Rep. Maxine Waters, a California Democrat, introduced a trio of bills addressing the housing crisis.
They would expand housing vouchers and send $100 billion to help first-generation homebuyers.
The bills, which offer a slew of other policy solutions, are focused on reducing the racial wealth gap.
Rep. Maxine Waters, a California Democrat, introduced a trio of bills last week that offer far-reaching fixes for the nation’s worsening housing affordability and homelessness crises.
The legislation — which includes expanding housing vouchers and sending $100 billion to help first-time, first-generation homebuyers — is focused on reducing the racial wealth gap. The gap between the rate of homeownership among Black versus white families is now at its widest point in a decade and contributes significantly to the wealth gap.
“Together, these bills represent the single largest and most comprehensive investment in affordable housing in U.S. history and comes at a time when our nation’s housing and homelessness crisis has reached its worst state,” Waters said in a statement.
One bill — the Housing Crisis Response Act of 2023 — includes over $150 billion in funding for affordable housing and investments in closing the racial housing gap. It aims to create almost 1.4 million affordable homes and help 294,000 households pay rent, while strengthening oversight of fair housing practices to battle discrimination.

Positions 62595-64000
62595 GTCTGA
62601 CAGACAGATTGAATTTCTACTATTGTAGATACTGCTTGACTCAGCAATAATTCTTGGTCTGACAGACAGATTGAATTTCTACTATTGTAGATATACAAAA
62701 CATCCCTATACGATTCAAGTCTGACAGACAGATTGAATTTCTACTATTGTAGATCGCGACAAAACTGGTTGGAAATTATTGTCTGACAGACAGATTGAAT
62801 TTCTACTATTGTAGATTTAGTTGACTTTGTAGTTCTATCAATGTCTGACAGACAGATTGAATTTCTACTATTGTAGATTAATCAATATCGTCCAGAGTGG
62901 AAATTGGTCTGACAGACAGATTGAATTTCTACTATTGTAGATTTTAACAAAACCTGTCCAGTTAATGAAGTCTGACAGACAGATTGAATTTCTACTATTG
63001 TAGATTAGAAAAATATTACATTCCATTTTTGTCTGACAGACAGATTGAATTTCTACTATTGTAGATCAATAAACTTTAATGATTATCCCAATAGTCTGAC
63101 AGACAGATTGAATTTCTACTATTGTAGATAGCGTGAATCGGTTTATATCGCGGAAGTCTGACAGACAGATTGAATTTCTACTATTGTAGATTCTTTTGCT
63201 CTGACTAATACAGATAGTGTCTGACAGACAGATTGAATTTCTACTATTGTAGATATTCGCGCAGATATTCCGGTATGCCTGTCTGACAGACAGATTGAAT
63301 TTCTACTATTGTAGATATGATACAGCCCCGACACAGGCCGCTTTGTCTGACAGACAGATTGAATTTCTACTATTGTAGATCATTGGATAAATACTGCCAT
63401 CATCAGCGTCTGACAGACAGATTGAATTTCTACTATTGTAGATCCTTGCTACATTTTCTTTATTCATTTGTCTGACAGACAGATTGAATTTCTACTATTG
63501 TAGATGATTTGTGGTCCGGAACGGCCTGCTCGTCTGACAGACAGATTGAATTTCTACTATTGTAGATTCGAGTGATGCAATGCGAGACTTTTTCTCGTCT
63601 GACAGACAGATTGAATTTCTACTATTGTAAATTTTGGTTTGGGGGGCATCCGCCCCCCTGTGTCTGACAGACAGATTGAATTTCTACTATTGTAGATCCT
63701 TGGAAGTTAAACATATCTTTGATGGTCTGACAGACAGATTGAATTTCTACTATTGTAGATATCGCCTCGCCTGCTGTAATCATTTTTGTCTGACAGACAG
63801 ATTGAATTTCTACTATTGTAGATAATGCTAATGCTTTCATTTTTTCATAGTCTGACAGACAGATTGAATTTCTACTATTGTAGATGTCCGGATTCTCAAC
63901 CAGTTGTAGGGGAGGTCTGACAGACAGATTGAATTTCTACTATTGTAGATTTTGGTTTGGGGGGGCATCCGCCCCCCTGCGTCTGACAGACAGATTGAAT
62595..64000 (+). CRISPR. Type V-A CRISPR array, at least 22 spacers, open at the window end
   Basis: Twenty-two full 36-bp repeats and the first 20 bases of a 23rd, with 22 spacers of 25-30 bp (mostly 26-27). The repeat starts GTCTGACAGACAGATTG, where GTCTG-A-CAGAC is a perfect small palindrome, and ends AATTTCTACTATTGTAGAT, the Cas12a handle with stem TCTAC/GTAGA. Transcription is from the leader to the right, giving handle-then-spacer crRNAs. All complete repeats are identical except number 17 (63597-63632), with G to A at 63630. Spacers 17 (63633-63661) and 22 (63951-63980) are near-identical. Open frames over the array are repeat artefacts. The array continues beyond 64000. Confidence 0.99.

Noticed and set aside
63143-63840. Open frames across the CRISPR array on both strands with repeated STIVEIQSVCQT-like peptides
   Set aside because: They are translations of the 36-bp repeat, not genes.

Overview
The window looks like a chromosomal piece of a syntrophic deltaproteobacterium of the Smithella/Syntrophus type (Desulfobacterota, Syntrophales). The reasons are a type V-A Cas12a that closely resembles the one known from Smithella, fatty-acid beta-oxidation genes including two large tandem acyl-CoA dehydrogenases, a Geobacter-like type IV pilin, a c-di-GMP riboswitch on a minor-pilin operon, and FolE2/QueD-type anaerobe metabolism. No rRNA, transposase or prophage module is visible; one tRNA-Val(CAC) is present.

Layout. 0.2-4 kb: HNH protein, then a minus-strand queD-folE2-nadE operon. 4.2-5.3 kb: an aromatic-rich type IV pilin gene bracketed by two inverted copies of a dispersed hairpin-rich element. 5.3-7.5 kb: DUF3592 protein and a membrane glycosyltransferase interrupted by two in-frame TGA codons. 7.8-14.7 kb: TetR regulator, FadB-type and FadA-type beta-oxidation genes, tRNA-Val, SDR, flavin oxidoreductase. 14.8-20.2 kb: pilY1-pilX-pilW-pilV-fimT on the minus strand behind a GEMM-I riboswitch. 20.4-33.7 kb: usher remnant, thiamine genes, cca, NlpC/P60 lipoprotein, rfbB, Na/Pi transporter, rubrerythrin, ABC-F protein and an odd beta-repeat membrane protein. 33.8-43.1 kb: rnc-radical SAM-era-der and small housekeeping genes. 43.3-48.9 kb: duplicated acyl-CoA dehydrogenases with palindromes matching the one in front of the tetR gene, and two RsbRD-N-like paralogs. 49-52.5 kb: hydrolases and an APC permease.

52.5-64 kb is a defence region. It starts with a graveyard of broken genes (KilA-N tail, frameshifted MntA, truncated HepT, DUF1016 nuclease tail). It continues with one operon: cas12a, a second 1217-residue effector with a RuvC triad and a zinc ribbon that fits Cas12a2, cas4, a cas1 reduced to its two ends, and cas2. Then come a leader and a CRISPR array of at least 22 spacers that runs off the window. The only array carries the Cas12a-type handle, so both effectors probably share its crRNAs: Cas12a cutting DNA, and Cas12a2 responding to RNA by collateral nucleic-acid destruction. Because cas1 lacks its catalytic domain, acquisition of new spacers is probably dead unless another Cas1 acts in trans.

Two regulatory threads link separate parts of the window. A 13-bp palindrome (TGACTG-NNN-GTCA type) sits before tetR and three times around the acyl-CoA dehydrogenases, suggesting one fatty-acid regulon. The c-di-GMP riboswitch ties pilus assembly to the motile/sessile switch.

Another bill — the Ending Homelessness Act of 2023 — includes $10 billion to provide housing for people experiencing homelessness and would make the temporary US Interagency Council on Homelessness permanent.
It would also dramatically expand the federal housing voucher program to make it an entitlement that all Americans who qualify for can receive, rather than being turned away due to lack of supply. Currently, just 20% of those who are eligible for housing vouchers actually got them, lawmakers found, and those who receive them first sit on a waitlist for an average of two and a half years. Overall, just one in six eligible families live in public housing, receive a rent-reducing voucher, or live in a subsidized multifamily unit, according to the US Census Bureau.
The third piece of legislation — the Downpayment Toward Equity Act of 2023 — would send $100 billion in assistance to about 5 million first-generation homebuyers, who are disproportionately Black and Hispanic. It would provide up to $20,000 in aid for first-generation homebuyers and up to $25,000 for “socially and economically disadvantaged” buyers.
It’s appropriate that Waters, the top Democrat on the House Financial Services Committee, is a leading voice on housing affordability and homelessness issues, as her state is disproportionately impacted by these issues. The state is dealing with an enduring housing shortage and skyrocketing rent and home prices. And while California is 12% of the country’s total population, it’s home to 30% of people experiencing homelessness and half of the unsheltered homeless population in the US.
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